Alasdair Brenard, a senior cameraperson for Al Jazeera, recounts what it was like to film the first-ever protest in Israel since the war began.
It’s a crisp sunny Saturday morning as our crew prepares the car for the drive from Jerusalem to Haifa to cover an antiwar rally. Spirits are high as I place my camera equipment in the boot of the car. Then we discuss footwear.
Stefanie, our correspondent, has chosen to wear comfortable white trainers, expecting the likelihood of violence to be low. However, Luke, whom we’ve hired to provide security, and I have plumped for sturdy boots in case things get heated.
This is the first antiwar protest to take place in Israel since it began its war on Gaza following the Hamas attacks of October 7.
Since, it hasn’t been easy for the antiwar voice to make itself heard. The organisers of this rally, Hadash, a left-wing socialist party that supports a two-state solution, were initially banned from gathering and had to take their request to the Supreme Court.
For us, even finding the protest location proves difficult. As we near the square in Haifa, our GPS begins sending us in circles. We finally park at a mosque where a local explains that the Israeli army has scrambled the GPS signal in northern Israel due to security concerns.
The authorities were likely keen to let the protest go ahead on a Saturday when there’s no public transport, which would make it more difficult for people to reach the square.
As we make our way to the square, we pass a large contingent of police in blue uniforms as well as what looks like border guards in dark green. They seem to be having a last-minute pep talk before the protest.
No doubt they have concerns as to what might be about to happen. They are armed with rifles and pistols, and they have utility vehicles, the notorious “skunk water truck” and officers on horseback.
I’m starting to feel vindicated by my choice of footwear.
Around midday, we’re waiting for the rally to start. Police create a ring of steel around the area, erecting metal barricades and blocking the nearby road with trucks. They’ve also placed an armed spotter on a roof overlooking the square.
A local photographer explains to me that the police are not happy the protest is going ahead, that the antiwar message is not one they are ready to hear.
“They’re going to provoke violence from the demonstrators to prove that it shouldn’t have gone ahead,” he warns me solemnly.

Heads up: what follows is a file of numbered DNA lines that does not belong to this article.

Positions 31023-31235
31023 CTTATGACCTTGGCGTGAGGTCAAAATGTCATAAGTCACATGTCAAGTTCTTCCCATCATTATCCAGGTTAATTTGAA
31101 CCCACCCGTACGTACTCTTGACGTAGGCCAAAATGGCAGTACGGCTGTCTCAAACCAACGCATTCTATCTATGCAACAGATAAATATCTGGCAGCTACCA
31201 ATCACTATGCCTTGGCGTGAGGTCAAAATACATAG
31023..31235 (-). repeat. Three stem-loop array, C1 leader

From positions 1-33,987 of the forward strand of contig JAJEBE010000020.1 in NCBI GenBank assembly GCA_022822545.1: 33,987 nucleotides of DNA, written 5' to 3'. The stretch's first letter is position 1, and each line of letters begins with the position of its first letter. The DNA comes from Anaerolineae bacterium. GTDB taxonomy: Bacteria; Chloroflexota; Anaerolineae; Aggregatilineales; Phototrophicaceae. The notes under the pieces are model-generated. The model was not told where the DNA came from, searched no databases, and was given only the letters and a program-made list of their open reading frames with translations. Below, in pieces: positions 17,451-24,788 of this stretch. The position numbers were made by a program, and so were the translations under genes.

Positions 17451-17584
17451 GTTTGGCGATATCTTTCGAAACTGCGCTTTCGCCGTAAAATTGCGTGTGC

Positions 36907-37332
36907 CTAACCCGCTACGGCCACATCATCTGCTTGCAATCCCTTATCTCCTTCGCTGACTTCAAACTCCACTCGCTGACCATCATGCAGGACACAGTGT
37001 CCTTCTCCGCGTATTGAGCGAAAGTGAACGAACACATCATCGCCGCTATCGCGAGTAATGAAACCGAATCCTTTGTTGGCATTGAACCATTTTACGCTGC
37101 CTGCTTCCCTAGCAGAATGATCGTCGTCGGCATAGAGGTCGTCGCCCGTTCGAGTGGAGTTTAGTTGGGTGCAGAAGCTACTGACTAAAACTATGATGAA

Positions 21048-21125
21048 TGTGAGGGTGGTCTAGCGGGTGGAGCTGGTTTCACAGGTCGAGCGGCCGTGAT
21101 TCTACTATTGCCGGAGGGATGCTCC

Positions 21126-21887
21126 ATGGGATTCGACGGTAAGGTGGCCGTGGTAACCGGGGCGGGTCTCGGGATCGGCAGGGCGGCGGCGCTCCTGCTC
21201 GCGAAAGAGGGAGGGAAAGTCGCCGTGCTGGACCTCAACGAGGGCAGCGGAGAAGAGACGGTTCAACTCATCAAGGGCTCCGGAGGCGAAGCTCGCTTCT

Our guard is now up. We start to survey the arriving protesters for signs of trouble or possible counter-protesters that may have been planted to try and whip up confrontations.
Luke spots a man reaching into his inner jacket pocket in a very suspicious manner. The man glances around and pulls out … a packet of cigarettes. False alarm, but you can’t be too careful.
More people start to show up – about 500, many of them young – and some aren’t wearing shoes. I can’t help but feel that the police may have overestimated the danger posed by this particular group of protesters.
They’re banging drums, shouting slogans through loudspeakers and giving speeches on the importance of reconciliation and the failure of war to bring lasting security.
It’s refreshing to hear an alternative message in Israel and to see Israelis and Palestinian Israelis standing together in hope for a peaceful future.
One of the speakers, Maoz Inon, whose parents were killed by Hamas fighters during Hamas’s attacks on October 7, speaks of forgiveness: “My father cultivated the land. He grew wheat and he also brought me up to believe in a good future.
“My message to the world is don’t choose a side, Israeli or Palestine, but please choose humanity.”
Meanwhile, police are becoming increasingly twitchy. They swoop in on the crowd and pluck a man from it, then lead him away to a nearby vehicle as the protesters, police and press surge back and forth in the confusion.
Fortunately, the situation doesn’t escalate and things soon calm down.
But there are other events. At one point, while I’m filming Stefanie talking to the camera, a Palestinian-Israeli man and his teenage daughter approach us. He apologises for interrupting us before telling us he’d been shoved in the back by a police officer while watching the rally. He’s upset and frustrated, and feels targeted for simply showing up at the rally.
Near the end of the protest, the police make another move. This time, the source of their ire is a paper mâché fighter plane with cardboard bombs dangling beneath. It’s a brief battle before the model plane is snatched away.
Despite the plane incident, the protesters remain upbeat.
When the rally finishes and people begin to file off in different directions, Stefanie stays a little longer to talk with Maoz. Meanwhile, a counter-protester films him and then tries to start arguments with the people that remain.
For now, those protesting here today are in the minority. According to recent polls, the majority of Israelis still support the war in Gaza.
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